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Old 09-26-06, 08:55 AM   #1
BuffaloMagic
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Air Pumps?

I know this is simple, I hate going to the gas station and paying for air. But I've had bike tire pumps that didn't really do the trick. I need an air pump that I can keep at home and will not make me work too hard to get 80 lbs. before I head out the door.

Paul
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Old 09-26-06, 08:59 AM   #2
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I have a Nashbar Blue floor pump that's been fine for me for a few years. It's certainly nothing special. What exactly was wrong with your pump? Maybe you're having trouble with the head on it?
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Old 09-26-06, 09:21 AM   #3
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I've used the park pump a bunch and I am probably going to buy it...nice, good head, gauge and around $25-35 (depends on your lbs).
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Old 09-26-06, 09:55 AM   #4
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People seem to like Joe Blow's, Park and Silca's. Plenty of good floor pumps out there.
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Old 09-26-06, 10:10 AM   #5
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You can do several different things to get air...which I have. First and most expensive, you can get a compressor; this little baby will also allow me do to other things that I need to have for besides air up tires.

The next costly thing you could buy is a floor pump but then only be limited to bicycle tires; regardless don't get a cheap one because they only last maybe a year; I have Torelli but there are other's just as good.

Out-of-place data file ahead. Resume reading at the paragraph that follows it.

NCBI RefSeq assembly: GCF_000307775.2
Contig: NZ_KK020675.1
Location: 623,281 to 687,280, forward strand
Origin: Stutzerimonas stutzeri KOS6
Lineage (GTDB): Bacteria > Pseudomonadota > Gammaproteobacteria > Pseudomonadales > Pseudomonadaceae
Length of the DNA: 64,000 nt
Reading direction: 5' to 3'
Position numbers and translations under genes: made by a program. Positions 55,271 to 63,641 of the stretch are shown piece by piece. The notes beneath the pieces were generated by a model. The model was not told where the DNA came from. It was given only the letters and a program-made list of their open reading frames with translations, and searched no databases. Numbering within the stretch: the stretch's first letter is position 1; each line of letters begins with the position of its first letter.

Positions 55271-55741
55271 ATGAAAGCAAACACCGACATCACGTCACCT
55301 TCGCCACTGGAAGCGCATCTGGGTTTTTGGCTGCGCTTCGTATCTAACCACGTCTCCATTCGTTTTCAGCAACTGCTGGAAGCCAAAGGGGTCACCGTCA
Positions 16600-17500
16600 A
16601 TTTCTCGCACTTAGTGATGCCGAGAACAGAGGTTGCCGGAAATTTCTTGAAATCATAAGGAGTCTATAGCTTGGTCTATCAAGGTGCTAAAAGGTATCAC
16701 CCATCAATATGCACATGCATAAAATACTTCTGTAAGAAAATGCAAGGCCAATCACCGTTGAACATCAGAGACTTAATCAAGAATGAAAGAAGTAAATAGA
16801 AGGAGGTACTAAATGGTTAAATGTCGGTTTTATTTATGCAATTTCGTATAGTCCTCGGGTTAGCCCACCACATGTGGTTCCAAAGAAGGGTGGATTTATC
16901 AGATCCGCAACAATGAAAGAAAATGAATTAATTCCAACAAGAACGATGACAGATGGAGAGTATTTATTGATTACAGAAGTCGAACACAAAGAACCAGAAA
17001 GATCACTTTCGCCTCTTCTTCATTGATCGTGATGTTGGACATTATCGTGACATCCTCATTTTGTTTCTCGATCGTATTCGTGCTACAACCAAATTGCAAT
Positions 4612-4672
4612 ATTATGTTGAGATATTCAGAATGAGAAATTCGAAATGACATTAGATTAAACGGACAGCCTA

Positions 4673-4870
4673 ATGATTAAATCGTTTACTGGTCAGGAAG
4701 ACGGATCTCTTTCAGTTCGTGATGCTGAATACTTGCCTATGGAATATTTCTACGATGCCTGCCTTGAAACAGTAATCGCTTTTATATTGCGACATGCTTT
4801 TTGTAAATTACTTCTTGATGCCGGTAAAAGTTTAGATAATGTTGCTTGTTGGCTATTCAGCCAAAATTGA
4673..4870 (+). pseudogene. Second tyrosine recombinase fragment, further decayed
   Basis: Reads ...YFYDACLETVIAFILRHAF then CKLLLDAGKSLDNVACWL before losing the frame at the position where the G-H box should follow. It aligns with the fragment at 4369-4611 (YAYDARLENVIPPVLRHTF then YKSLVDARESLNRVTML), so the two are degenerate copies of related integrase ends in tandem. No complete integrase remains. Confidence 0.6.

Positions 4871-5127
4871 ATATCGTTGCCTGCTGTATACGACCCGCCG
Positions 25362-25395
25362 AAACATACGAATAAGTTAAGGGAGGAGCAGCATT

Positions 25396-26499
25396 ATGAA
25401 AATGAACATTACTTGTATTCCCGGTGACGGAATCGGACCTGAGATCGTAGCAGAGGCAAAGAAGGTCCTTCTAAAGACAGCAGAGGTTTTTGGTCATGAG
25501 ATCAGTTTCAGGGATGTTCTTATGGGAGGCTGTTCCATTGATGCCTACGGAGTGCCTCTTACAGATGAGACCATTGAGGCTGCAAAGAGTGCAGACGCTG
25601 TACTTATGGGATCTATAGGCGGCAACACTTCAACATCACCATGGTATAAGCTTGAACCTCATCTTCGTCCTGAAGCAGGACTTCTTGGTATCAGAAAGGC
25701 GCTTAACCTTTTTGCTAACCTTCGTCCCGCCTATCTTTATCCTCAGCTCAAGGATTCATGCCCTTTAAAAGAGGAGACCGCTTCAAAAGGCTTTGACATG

The next thing which is cheaper then a good floor pump and work very well, is a cheap $20 or so car lighter powered compressor. I carry one in both cars in case of car tire flats, but also use it to inflate my bicycle tires and they can easily go to 120psi.

For compressors, either the big house ones or the little car lighter powered jobs you need a schrader to presta converter, they cost $1! Just make sure you get the brass ones and not the plastic junk type. I leave my converter on the front wheel which I sure some will cringe at the thought of all that "weight" rotating around, but it balances out the weight on the opposite end created by the computer magnet.
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Old 09-26-06, 10:20 AM   #6
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Compressors and presta convertors

I have a compressor and a presta convertor (a brass one) but for some reason I can't seem to inflate the tires on my road bike with it. Seems that the pin in my inflator head is too stiff or something. Is there a trick to getting this to work or should I just keep using my floor pump?
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Old 09-26-06, 10:25 AM   #7